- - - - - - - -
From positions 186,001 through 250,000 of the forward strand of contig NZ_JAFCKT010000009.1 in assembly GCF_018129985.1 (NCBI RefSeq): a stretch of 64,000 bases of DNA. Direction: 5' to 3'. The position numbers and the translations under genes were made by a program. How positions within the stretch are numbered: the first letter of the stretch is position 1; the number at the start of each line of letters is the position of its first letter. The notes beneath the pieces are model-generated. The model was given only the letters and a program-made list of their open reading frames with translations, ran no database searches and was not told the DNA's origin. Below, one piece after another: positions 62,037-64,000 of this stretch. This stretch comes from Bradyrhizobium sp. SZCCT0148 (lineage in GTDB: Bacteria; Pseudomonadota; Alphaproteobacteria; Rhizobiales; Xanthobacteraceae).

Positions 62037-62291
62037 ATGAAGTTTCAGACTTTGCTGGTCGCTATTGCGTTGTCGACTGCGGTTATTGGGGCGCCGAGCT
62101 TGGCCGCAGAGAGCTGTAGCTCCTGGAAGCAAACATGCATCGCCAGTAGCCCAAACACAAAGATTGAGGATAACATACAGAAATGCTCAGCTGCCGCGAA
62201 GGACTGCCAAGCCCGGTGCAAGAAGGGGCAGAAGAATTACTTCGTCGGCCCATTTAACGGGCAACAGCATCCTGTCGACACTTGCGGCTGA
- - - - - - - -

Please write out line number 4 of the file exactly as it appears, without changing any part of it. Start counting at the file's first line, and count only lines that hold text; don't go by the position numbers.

62101 TGGCCGCAGAGAGCTGTAGCTCCTGGAAGCAAACATGCATCGCCAGTAGCCCAAACACAAAGATTGAGGATAACATACAGAAATGCTCAGCTGCCGCGAA